Why start my day early?

early bird gets the worm

Throughout various books about success building and personal developments, there is one thing that resonates with me. “If you want to be like other successful people, you need to mimic what they are doing.”. It was repeated to me by the mentor and apparently one habit that the successful people I read about is they start their day much earlier than other people.

The mentor proposed waking up at 5am in the morning, however I have only managed to waking up at 6am for the last few days. Slowly but surely transitioning to a lesser goal of starting my day at 5am.

Thinking about long term goals

short term, long term street sign

Have I ever thought about what I wanted to become in the future? Maybe, but I did not have a vivid picture of the future me. And I still don’t. People take quite a bit of time to develop the image and that is why the first few weeks of the course I will learn how to do that.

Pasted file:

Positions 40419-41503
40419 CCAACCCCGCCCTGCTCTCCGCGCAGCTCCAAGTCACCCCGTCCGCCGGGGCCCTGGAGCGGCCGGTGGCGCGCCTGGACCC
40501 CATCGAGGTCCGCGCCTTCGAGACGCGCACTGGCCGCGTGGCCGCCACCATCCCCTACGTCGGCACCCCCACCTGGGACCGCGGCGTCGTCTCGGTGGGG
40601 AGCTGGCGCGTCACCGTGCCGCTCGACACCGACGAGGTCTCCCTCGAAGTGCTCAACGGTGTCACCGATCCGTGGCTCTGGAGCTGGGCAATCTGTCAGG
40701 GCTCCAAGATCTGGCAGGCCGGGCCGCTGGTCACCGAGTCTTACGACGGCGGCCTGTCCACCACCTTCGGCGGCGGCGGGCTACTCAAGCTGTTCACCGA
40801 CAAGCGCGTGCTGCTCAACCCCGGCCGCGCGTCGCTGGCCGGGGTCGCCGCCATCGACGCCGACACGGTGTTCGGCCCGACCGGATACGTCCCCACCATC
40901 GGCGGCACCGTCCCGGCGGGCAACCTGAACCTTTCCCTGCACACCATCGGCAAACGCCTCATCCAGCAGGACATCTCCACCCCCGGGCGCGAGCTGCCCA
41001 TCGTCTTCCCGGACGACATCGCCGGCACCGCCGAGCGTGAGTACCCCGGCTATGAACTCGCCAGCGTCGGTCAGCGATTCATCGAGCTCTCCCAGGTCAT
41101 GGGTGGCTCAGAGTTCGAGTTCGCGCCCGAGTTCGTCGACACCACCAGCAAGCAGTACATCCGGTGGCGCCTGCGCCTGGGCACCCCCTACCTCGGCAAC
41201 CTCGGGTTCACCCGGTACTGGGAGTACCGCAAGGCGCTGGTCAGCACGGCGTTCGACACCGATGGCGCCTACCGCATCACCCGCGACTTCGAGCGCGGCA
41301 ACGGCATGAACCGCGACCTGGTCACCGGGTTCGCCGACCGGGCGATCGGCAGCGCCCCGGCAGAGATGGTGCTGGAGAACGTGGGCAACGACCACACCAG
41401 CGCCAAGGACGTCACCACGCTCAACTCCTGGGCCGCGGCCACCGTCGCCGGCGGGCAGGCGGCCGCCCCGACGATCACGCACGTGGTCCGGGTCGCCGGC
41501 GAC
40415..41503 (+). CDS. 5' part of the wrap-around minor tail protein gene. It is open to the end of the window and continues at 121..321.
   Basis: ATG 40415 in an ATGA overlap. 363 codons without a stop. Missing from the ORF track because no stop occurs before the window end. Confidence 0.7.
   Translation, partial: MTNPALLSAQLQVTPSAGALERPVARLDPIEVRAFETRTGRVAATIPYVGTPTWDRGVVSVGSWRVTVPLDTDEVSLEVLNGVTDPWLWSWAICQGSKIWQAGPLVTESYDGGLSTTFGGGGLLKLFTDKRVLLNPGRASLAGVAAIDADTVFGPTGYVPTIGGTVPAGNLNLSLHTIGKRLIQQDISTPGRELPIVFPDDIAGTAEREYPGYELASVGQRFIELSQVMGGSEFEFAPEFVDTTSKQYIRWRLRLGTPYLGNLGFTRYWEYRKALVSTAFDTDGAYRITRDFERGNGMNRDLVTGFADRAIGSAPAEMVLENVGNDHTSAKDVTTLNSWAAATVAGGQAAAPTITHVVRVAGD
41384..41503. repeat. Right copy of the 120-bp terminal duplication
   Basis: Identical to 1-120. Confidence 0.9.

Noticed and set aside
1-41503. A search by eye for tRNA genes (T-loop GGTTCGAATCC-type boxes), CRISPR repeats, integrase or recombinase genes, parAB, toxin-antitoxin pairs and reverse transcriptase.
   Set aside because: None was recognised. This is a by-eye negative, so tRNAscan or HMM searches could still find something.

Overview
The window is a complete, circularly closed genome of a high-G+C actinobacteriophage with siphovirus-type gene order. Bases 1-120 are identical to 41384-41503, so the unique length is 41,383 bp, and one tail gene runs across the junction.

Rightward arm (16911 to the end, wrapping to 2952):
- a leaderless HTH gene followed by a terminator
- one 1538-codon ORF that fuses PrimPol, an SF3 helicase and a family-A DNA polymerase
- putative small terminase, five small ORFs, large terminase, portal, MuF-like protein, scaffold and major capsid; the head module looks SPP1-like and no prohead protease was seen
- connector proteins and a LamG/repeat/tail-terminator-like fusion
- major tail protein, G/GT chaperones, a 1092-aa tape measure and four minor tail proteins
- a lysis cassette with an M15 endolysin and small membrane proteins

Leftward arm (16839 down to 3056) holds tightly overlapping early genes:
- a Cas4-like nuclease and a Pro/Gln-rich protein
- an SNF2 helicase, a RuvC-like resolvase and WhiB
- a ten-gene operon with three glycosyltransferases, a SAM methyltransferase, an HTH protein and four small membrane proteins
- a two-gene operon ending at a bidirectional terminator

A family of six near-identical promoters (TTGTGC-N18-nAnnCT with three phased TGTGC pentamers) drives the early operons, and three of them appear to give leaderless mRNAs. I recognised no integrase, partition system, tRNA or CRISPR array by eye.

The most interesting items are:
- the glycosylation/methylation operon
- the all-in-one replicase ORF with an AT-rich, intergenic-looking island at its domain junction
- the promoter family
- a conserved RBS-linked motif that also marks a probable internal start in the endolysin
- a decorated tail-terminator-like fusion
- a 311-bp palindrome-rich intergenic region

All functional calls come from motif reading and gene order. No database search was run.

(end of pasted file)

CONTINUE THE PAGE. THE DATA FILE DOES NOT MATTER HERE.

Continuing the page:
I attempted to start building my ideal image and it turned out to be much harder than I expected. Surely imagining myself being a successful person is easy, but how to imagine what that persona (he) think, what he eats, how he treats people, what exactly his day is going to be like. That is a real challenge.

Summary

Starting to know the importance of growth is quite revealing for me. Personal development is a vague topic that is not discussed in households. Only by knowing that you need to improve yourself to make your life better, you start looking for answers. And I hope Thinking into Results will deliver that answer.

“You can have more than you’ve got because you can become more than you are.” – Jim Rohn

By Tuan Nguyen

property investment

Discussion – Do you NEED a home?